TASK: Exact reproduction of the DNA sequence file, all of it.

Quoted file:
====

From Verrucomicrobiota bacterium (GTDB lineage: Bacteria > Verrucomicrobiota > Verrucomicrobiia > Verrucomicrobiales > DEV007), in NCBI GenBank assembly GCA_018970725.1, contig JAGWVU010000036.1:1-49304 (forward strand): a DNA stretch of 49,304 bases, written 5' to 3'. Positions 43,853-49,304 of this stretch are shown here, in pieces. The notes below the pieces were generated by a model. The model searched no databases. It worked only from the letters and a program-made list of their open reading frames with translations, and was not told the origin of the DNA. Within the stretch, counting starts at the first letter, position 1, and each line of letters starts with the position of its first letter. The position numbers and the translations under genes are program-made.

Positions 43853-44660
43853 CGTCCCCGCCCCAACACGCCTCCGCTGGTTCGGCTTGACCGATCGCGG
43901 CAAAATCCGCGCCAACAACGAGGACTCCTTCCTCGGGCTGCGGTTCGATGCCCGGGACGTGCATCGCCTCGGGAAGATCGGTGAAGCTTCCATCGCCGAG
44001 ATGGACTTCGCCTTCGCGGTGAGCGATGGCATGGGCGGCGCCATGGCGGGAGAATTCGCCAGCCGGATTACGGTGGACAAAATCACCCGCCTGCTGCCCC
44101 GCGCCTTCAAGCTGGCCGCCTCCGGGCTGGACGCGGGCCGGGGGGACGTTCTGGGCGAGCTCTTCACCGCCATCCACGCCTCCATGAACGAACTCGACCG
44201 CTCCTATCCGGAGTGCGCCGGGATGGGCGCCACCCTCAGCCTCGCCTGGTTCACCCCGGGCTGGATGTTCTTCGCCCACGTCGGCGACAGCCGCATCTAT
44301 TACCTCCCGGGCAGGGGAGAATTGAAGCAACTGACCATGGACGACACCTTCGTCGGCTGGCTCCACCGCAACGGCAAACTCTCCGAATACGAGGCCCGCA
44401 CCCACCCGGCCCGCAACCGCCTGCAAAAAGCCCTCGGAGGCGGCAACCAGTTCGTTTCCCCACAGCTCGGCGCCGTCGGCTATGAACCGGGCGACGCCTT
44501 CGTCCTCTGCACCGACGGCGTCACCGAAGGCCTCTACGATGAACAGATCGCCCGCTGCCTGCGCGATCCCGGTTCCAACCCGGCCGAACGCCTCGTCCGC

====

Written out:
From Verrucomicrobiota bacterium (GTDB lineage: Bacteria > Verrucomicrobiota > Verrucomicrobiia > Verrucomicrobiales > DEV007), in NCBI GenBank assembly GCA_018970725.1, contig JAGWVU010000036.1:1-49304 (forward strand): a DNA stretch of 49,304 bases, written 5' to 3'. Positions 43,853-49,304 of this stretch are shown here, in pieces. The notes below the pieces were generated by a model. The model searched no databases. It worked only from the letters and a program-made list of their open reading frames with translations, and was not told the origin of the DNA. Within the stretch, counting starts at the first letter, position 1, and each line of letters starts with the position of its first letter. The position numbers and the translations under genes are program-made.

Positions 43853-44660
43853 CGTCCCCGCCCCAACACGCCTCCGCTGGTTCGGCTTGACCGATCGCGG
43901 CAAAATCCGCGCCAACAACGAGGACTCCTTCCTCGGGCTGCGGTTCGATGCCCGGGACGTGCATCGCCTCGGGAAGATCGGTGAAGCTTCCATCGCCGAG
44001 ATGGACTTCGCCTTCGCGGTGAGCGATGGCATGGGCGGCGCCATGGCGGGAGAATTCGCCAGCCGGATTACGGTGGACAAAATCACCCGCCTGCTGCCCC
44101 GCGCCTTCAAGCTGGCCGCCTCCGGGCTGGACGCGGGCCGGGGGGACGTTCTGGGCGAGCTCTTCACCGCCATCCACGCCTCCATGAACGAACTCGACCG
44201 CTCCTATCCGGAGTGCGCCGGGATGGGCGCCACCCTCAGCCTCGCCTGGTTCACCCCGGGCTGGATGTTCTTCGCCCACGTCGGCGACAGCCGCATCTAT
44301 TACCTCCCGGGCAGGGGAGAATTGAAGCAACTGACCATGGACGACACCTTCGTCGGCTGGCTCCACCGCAACGGCAAACTCTCCGAATACGAGGCCCGCA
44401 CCCACCCGGCCCGCAACCGCCTGCAAAAAGCCCTCGGAGGCGGCAACCAGTTCGTTTCCCCACAGCTCGGCGCCGTCGGCTATGAACCGGGCGACGCCTT
44501 CGTCCTCTGCACCGACGGCGTCACCGAAGGCCTCTACGATGAACAGATCGCCCGCTGCCTGCGCGATCCCGGTTCCAACCCGGCCGAACGCCTCGTCCGC